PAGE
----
Diane Dean-Epps: Going home
Home. What an image that evokes. We often think of it as a physical structure; home ownership being an element of the American Dream to which many of us aspire.
Home. It’s not just a word, but rather an entire frame of reference. An experience. An emotional concept. That’s why the homes we make embody not just physical comfort, but they represent peaceful sanctuaries.
What happens when you don’t have a home? When it’s taken away from you? Even more painfully, what happens when it’s completely wiped off the face of the earth in mere minutes?
In the wake of the Camp Fire I’ve been thinking a lot about this concept of home.
For our family, the destruction of Paradise became more than just a news story when we received the first pictures and phone call from our daughter attending college in Chico. It was early in the morning when she saw the plume of smoke, texting me the image. The rest is a blur.
“The rest” included the horror of waiting for news as her boyfriend’s family valiantly escaped Paradise with their lives. It was her being evacuated as she described for me the indelible images that included watching the fire approach Chico, while she packed whatever she could, including her beloved cat, as she fled her apartment.
And about that boyfriend’s family. We haven’t met them face-to-face yet, but from the onset we’ve taken an emotional journey with Mama and her three kids as they drove through multiple fires, against some pretty stacked odds, to get to safety.
It was her quick thinking — she was dropping off one child at school when she had a bad feeling — that made it possible for her to hurry back home to retrieve her other children.
It took her 10 hours, during which time she left a good-bye message for her husband, saying she was sorry. They all ended up safe, although they lost everything, including their beloved pets.
While it’s true, they’re luckier than many, having a place to live with the rest of her family in Chico, I’m amazed by their resilience. Every possession has been taken away, and yet Mama figured out how she could still give.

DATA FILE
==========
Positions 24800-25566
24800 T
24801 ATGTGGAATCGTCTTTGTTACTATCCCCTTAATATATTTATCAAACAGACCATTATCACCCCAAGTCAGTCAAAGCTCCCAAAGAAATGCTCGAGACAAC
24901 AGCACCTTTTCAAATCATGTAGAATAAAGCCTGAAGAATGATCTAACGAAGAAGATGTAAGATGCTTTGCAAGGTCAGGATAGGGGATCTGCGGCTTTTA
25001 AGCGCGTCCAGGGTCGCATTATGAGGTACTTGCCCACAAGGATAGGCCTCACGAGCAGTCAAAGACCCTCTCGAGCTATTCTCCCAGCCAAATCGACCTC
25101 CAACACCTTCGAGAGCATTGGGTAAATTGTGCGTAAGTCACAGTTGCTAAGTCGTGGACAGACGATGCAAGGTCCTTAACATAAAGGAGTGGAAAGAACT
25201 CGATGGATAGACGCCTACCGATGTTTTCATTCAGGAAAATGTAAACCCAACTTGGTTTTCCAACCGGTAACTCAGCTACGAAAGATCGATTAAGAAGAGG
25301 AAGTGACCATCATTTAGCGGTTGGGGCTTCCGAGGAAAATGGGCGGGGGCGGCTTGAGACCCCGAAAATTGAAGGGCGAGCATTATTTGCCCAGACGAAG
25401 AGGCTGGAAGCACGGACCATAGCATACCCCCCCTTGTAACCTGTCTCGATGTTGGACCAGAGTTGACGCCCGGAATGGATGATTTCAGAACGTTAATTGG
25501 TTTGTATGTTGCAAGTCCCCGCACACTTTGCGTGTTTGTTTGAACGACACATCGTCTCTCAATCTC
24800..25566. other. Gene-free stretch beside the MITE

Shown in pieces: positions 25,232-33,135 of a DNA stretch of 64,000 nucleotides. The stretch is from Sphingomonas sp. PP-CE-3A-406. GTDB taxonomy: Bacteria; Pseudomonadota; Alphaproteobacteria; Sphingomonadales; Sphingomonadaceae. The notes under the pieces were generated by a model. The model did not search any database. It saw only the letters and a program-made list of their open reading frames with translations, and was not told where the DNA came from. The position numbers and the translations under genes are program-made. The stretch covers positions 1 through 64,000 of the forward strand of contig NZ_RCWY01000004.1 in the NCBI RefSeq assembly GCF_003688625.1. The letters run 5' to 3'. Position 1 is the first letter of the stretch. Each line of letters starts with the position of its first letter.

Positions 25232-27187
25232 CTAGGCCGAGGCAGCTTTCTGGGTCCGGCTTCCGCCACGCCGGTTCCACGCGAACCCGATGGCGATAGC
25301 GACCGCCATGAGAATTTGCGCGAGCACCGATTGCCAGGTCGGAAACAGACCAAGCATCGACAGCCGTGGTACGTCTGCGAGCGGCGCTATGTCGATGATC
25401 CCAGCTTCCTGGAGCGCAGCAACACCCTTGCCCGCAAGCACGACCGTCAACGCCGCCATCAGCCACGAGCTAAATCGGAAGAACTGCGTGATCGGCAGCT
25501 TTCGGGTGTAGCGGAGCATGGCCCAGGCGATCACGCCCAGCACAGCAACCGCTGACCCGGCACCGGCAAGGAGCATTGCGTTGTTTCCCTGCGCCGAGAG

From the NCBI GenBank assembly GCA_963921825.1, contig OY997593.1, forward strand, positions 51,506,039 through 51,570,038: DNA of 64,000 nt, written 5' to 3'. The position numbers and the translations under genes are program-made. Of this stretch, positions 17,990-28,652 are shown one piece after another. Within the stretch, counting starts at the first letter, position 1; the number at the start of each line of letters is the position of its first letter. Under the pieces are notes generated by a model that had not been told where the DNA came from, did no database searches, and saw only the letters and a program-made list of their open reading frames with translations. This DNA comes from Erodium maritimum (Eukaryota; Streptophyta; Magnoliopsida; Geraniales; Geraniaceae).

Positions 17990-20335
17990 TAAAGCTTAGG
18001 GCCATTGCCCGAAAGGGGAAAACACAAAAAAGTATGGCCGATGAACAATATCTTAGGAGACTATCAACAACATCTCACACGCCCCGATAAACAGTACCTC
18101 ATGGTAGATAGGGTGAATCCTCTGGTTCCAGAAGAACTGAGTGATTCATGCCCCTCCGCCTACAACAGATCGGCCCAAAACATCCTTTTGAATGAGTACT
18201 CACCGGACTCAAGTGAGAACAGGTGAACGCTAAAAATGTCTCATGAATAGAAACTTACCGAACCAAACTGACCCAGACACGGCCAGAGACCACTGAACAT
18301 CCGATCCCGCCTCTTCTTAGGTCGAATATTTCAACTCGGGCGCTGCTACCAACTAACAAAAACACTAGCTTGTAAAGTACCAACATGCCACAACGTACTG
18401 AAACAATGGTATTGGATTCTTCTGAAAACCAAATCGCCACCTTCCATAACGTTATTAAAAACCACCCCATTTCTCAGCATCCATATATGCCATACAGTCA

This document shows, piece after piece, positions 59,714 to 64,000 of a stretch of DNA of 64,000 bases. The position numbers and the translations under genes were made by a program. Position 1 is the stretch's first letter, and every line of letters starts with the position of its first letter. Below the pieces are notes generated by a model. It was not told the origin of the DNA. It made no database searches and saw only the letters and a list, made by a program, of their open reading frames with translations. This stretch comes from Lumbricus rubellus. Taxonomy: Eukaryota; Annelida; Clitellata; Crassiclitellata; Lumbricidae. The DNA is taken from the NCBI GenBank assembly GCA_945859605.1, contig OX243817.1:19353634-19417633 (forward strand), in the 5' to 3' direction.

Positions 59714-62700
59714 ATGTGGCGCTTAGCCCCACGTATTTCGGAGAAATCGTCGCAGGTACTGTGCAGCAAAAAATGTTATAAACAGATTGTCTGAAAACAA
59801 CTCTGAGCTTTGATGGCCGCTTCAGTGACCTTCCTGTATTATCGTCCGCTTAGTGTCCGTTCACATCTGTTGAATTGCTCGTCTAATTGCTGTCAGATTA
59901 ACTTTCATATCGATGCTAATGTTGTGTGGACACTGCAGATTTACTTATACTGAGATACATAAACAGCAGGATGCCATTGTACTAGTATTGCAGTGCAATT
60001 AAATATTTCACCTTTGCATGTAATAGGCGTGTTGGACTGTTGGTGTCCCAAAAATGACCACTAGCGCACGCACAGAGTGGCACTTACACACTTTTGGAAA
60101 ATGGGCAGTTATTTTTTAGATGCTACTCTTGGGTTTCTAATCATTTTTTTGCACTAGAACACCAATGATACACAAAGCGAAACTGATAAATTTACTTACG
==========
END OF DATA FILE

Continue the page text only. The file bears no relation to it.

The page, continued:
After the smoke had, quite literally, cleared, this woman — who lost her house, her job, her belongings, all in one day — cut her long, lustrous hair and donated it to “Locks for Love.” Are you crying yet? Okay, well try this one.
One of their cats survived. Tireless rescue workers just found him at the site of their burned out husk of a home, where he was trying to return after the fire. He is the Christmas gift. This little kitty has singed whiskers, burned paws, and “I survived big trauma” written all over his cute little furry face. And the look written on those three kids’ faces? Sheer joy, love and wonderment. That adorable kitty restored a smidgen of normalcy to this family, which is Christmas gift number two.
We’re all connected. This is a reminder of not just how tenuous life is, and how much we can’t control, but how important it is to remember the connections.
We don’t need to take on all of the suffering in the country, adopt all of the children in the world, nor give away every dollar we earn. We just need to remember — and honor — the connections.
What if every single one of us offered our home just once to a critter or a person in need? Wouldn’t that be the best home ever?
Diane Dean-Epps lives in Grass Valley.
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